Segmentation Deep Dive Segmenting customers is a critical first step in marketing efforts to identify core target markets. Context consultants conduct ethnographic studies to discover how market segment(s) impact how and why people actually behave the way they do.
Marketing & Communications Deep Dive In order to create meaningful promotional campaigns, marketers must understand how their products and services fit into their customers’ lives and contribute to it. Context ethnography seeks to capture unarticulated feelings around brands and what they represent to your customers. These studies provide clients with the information needed to accurately position their products in the marketplace and create messages that retain loyal customers and attract new market share by understanding how products fit into the lives of consumers. The result of this type of study is a more holistic understanding of existing and potential target markets.
Product Testing The best way to evaluate a new product is to study people using it in a real life situation. Context’s Product Testing seeks to develop an understanding of consumers and their behaviors. Consumers use the products being studied for an extended period of time, asking informants to keep a visual and written record of their use of the product. Direct observations are made periodically. The product of this research is detailed feedback about how people use and feel about the product, and recommendations for improvements, marketing, and even complementary products.
Big Picture/Visioneering To plan for the future, business managers must evaluate the present. Context’s ethnographers observe customer’s current behaviors, looking for clues regarding unmet needs. This observation in combination with an in-depth interview or projective interviewing technique enables clients to make projections about how their product or service will resonate with consumers.
Ethnographic Panels Context anthropologists meet with a select group of participants multiple times over an extended timeframe. Between meetings, the participants keep written accounts. Because these studies are conducted over a long period of time, the study objectives often evolve. Context researchers and the client work closely on these studies to monitor the findings, and to keep the research design relevant and up to date. The findings of these studies are delivered at periodic intervals, culminating in a final summary at the end of the study and in the future.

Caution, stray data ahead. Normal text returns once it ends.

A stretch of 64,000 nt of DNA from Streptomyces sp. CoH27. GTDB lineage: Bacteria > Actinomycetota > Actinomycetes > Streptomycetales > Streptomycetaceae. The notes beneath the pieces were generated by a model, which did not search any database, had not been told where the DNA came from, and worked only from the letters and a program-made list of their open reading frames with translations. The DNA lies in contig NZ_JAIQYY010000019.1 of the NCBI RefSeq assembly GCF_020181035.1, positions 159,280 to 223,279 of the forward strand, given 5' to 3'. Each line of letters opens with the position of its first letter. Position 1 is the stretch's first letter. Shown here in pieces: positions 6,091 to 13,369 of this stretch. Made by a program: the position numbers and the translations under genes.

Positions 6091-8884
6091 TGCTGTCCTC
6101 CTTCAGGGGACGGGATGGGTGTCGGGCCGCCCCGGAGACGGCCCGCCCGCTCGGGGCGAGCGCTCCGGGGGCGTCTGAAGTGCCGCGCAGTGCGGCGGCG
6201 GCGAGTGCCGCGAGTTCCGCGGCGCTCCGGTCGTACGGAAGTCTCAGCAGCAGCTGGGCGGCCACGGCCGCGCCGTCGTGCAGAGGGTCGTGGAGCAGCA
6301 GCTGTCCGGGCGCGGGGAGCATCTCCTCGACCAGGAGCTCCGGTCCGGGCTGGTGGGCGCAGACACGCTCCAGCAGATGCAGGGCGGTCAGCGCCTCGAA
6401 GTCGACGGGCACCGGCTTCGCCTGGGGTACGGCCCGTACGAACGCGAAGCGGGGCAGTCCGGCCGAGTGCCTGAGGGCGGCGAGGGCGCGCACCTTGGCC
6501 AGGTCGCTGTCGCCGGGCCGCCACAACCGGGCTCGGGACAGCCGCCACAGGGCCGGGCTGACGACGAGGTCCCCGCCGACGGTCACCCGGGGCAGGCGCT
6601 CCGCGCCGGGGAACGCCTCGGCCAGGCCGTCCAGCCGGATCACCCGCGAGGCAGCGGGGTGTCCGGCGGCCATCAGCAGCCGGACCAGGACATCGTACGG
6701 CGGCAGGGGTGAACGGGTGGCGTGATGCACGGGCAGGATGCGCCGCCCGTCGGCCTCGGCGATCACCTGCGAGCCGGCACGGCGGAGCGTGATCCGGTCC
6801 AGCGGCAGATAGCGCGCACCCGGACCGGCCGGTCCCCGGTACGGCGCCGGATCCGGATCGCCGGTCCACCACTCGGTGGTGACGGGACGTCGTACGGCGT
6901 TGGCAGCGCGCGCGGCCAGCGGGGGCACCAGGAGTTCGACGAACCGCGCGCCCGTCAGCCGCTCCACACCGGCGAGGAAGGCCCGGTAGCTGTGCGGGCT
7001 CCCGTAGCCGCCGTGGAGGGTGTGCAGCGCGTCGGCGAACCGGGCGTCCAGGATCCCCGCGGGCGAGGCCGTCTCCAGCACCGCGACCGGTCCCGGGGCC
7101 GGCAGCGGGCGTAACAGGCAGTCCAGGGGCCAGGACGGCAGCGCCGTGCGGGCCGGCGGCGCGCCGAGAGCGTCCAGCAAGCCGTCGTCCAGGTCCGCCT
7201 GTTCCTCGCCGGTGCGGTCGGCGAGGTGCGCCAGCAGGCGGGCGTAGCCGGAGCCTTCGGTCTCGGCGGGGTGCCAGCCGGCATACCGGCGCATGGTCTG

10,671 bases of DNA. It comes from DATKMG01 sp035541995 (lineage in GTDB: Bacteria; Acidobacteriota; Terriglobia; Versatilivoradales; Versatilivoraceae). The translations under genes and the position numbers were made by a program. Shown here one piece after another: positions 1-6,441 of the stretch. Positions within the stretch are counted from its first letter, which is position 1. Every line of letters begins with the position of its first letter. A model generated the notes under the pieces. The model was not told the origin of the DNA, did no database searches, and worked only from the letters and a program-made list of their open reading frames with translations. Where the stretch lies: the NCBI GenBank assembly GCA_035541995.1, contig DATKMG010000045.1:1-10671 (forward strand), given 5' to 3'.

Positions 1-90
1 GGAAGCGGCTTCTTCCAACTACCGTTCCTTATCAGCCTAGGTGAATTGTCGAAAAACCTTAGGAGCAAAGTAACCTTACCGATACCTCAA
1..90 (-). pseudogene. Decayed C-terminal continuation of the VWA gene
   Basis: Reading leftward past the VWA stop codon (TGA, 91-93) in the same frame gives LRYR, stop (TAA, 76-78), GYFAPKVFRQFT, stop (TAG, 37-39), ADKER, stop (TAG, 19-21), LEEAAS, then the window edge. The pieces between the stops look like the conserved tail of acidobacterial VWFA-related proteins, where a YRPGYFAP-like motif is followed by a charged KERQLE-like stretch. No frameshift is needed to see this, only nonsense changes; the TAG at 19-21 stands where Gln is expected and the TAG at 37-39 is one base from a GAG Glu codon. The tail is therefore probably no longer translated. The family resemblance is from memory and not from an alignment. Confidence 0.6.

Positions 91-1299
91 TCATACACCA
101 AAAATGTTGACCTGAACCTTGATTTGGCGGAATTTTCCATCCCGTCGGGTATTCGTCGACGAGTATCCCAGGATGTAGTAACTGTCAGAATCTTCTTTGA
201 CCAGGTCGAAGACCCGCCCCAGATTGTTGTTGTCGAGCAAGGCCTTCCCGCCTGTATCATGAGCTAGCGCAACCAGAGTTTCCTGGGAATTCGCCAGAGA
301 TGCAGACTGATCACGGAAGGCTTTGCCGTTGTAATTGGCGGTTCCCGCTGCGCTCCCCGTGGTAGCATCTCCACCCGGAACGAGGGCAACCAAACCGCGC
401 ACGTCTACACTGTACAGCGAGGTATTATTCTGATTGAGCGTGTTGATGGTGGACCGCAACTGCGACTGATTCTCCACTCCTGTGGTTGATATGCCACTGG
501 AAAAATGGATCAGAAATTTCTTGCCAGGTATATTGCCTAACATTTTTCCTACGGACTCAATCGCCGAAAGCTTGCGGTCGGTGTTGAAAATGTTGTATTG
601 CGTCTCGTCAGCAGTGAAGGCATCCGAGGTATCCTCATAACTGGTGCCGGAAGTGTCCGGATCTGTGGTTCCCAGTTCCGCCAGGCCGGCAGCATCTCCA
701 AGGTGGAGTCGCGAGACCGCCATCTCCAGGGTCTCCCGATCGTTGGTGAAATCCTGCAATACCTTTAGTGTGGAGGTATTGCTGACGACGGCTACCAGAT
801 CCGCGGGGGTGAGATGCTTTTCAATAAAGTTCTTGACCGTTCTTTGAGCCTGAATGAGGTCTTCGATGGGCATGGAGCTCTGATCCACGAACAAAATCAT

Customer Insight Trend Assessment Businesses often need to gain insight into customers quickly and inexpensively. The Consumer Insight ETA can be completed in only a few weeks, is economical, and offers broad, vibrant insight into a specific group of people or into people’s feelings and behaviors around a certain subject. These studies result in a collection of photographic and interview evidence from the participant group, along with longer interview, observation reports and a summary. These studies are ideal for gathering information for new business pitches, or when conducting exploratory research that precedes a larger research project.
Industry Trendspotting The Trendspotting ETA studies a particular industry or segment of the population to discover “what’s hot.” Context anthropologists conduct a combination of observation and interviewing around a subject with an eye towards what is new. The end result of these studies is a collection of photographs and quotations from the population studied, along with a list of trends that need to be monitored.
Organizational Development Studies Understanding the employee experience is increasingly important, as organizations constantly evolve to keep up with the marketplace. Unfortunately, honest and candid feedback from employees is often hard to acquire. Organizational Development Studies use ethnography to uncover employees’ true behaviors, attitudes and emotions about the workplace. These studies vary greatly in focus from organization-wide to a small targeted group. The objectives range from very broad, to gauge how people feel, to very specific, focusing on a particular issue. The results vary depending on the scope of the study itself.